New Jersey has been wrestling in recent years with how to foster more integrated care, given the potential benefits to patients and public finances. To improve coordination, former Gov. Chris Christie shifted the massive Division of Mental Health and Addiction Services — with a $1.16 billion budget and 4,300 employees — from the Department of Human Services to the Department of Health. However, on advice from policy experts, Gov. Phil Murphy moved it back to DHS just eight months later.

First partnership of its kind in NJ

Early this year, Hackensack Meridian Health — a network of 16 hospitals, hundreds of outpatient offices and a medical school — joined forces with the Carrier Clinic, a well-known addiction provider established 100 years ago, in hopes of building a better integrated system of care. The first partnership of its kind in New Jersey, the merger echoes alliances formed in several large cities across the country.

In New Jersey’s current healthcare landscape, individuals — even those who regularly attend a primary-care doctor — often have limited access to mental health care; for example, research shows one in five youngsters is struggling with an emotional issue, but only one in ten gets proper treatment. And adults with serious mental illness may not be getting the medical care they need, even if they do have contact with behavioral health providers. Nationwide, these adults have been shown to die an average of 25 years earlier than normal for their age, largely a result of untreated medical conditions.

New Jersey has sought to connect pediatricians with behavioral health providers who can advise them on diagnoses and treatment, through a collaborative effort that has grown since 2015 to include nine regional hospital-based programs. With funding from the U.S. Department of Health and Human Services and The Nicholson Foundation, the state plans to invest another $2.3 million over five years to build on this work.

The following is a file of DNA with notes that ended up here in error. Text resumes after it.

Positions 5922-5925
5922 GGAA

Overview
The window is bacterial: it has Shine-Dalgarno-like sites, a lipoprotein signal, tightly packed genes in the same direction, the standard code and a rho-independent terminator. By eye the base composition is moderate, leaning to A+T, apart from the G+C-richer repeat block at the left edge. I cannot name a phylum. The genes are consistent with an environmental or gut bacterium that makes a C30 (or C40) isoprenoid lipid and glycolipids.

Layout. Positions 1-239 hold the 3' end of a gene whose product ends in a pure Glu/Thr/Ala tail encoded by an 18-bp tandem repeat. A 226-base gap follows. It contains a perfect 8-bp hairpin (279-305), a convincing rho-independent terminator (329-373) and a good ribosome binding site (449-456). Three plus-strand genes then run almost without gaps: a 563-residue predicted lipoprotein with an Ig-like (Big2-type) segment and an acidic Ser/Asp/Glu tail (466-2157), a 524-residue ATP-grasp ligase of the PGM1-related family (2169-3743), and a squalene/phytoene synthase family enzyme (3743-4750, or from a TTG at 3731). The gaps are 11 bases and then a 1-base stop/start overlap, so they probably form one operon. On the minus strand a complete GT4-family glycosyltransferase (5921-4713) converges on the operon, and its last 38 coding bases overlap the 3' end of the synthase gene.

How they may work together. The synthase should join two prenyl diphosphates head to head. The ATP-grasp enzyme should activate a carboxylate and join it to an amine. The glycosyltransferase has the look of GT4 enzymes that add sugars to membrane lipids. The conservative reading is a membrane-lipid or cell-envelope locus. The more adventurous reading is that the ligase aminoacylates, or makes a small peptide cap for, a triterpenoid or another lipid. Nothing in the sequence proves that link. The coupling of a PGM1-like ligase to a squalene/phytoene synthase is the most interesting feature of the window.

Much of this work has been informed by a report released in 2016 by Seton Hall professor John Jacobi and his colleagues that detailed some of the bureaucratic and regulatory hurdles New Jersey faces when it comes to integrating services. (The Nicholson Foundation also contributed to the report.) One of the key concerns Jacobi identified was confusion over regulations — designed to protect patient privacy — that some have interpreted as prohibiting mental health and addiction providers from sharing space, or from being located within facilities that offer primary care.

The DOH said it has released regulatory guidance designed to address this issue and make clear these providers can operate from a single location, if they comply with state and federal laws regarding client confidentiality. The state also issued a waiver designed to make it easier for mental health providers to offer addiction treatment in the same office.

Time to meet all of a patient’s needs